Runaway Lips: The Other Side of McChrystal’s Big ‘Oh Boy’

When the big Gen. Stanley McChrystal gaffe news just broke, experts across the globe were desperately scrolling past near-naked pics of Lady Gaga on the Rolling Stone Web site, seeking the offending piece.

But now it’s online and the very first sentence of the Michael Hastings’ piece makes me squirm.

‘How'd I get screwed into going to this dinner?" McChrystal asks at the start of the piece.

How did he get screwed granting Hastings such access?

Yes, yes, America’s top commander in Afghanistan, Gen. Stanley McChrystal’s latest gaffe is a big “oh boy” even by McChrystal’s standards.

In the Rolling Stone article, “The Runaway General,” which portrays him as a lone wolf in typically testosterone-driven, pop-culture magazine prose, McChrystal takes on a slew of Washington bigwigs.


He will pay for his folly of course: the top US commander in Afghanistan has been summoned to the White House for a sound drubbing, no doubt.


In the past, McChrystal’s “oh boy” quotes and speeches have been forgiven and we’ve been given a “kiss-and-make up” moment. But this time, it seems serious.

Expect a lot of finger-wagging over loose lips and poor judgment granting such access to a freelancer commissioned by a pop-culture magazine. The admonishments are already pouring in fast and hard.

President Obama is, for the record, “angry” and has blasted McChrystal’s “poor judgment”.

Admiral Mike Mullen, chairman of the US Joint Chiefs of Staff, has already expressed his “deep disappointment” over the article.


US Ambassador to Afghanistan Karl Eikenberry, who is scathingly criticized in the article, has publicly stated that he is committed to “working together” with McChrystal.


But I have still to see what the classified cables are saying.


The last McChrystal-Eikenberry spat, back in Nov. 2009, was over two classified cables the US ambassador dispatched, advising Obama not to send more troops to Afghanistan just as McChrystal was pushing for a troop surge to the then-dithering president.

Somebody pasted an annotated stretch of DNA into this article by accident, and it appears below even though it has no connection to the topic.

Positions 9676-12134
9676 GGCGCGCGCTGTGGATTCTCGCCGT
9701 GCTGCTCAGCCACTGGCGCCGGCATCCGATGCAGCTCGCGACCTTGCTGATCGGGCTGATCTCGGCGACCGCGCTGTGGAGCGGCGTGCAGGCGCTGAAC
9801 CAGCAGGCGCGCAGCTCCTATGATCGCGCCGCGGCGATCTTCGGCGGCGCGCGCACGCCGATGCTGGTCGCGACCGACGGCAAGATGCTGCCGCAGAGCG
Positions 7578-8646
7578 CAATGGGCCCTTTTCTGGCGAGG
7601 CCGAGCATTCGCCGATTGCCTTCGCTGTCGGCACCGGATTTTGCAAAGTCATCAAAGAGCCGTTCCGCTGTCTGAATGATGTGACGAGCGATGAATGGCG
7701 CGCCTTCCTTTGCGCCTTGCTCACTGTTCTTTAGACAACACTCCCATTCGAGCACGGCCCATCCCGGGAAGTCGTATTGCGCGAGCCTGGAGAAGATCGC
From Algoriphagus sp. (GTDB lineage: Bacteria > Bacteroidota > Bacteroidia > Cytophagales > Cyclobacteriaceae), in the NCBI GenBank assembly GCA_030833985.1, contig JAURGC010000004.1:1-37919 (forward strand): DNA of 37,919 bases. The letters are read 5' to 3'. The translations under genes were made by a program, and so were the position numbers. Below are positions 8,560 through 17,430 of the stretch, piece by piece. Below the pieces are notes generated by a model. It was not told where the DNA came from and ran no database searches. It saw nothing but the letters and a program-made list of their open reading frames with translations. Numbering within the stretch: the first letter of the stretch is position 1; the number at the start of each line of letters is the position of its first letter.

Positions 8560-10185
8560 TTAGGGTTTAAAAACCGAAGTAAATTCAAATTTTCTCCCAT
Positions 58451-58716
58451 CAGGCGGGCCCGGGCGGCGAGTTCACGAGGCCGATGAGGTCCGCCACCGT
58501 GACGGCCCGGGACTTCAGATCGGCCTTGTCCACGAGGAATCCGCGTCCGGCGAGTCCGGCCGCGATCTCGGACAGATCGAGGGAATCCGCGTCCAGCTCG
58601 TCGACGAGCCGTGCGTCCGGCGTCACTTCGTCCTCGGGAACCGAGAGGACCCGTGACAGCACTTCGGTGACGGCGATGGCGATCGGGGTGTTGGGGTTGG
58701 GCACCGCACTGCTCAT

Commentators will draw parallels between the sound civilian-military coordination between then US Ambassador to Iraq Ryan Cocker and then US military chief David Petraeus in Iraq back in 2007.


They will then bemoan the lack of similar chemistry between Eikenberry and McChrystal.


But frankly, when you read the incriminating text can you honestly fault the general for telling it like it is?


Here’s a man with the plan to redress the errors committed in Afghanistan when US attention and military resources got hijacked by the Iraq War after 2003. We all know this, we’ve read all about it. And yet, just when the surge strategy is being hammered out, senior Washington honchos apparently got cold feet.


Is it really surprising then that McChrystal, upon hearing IN THE MEDIA, that Ambassador Eikenberry was secretly dispatching cables undermining his military strategy, got a bit…uhm…mad?


“Here's one that covers his flank for the history books,” McChrystal told the Rolling Stone about Eikenberry. “Now if we fail, they can say, 'I told you so'."


Cover his flank for the history books – that’s a good one, Stan-the-man.


Biding his time


Or take the bite-in, bite-on issue: Remember US Vice President Joe Biden’s mince-no-words call for a limited counter-terror approach in those critical days when the world awaited word on Obama’s new Afghan strategy?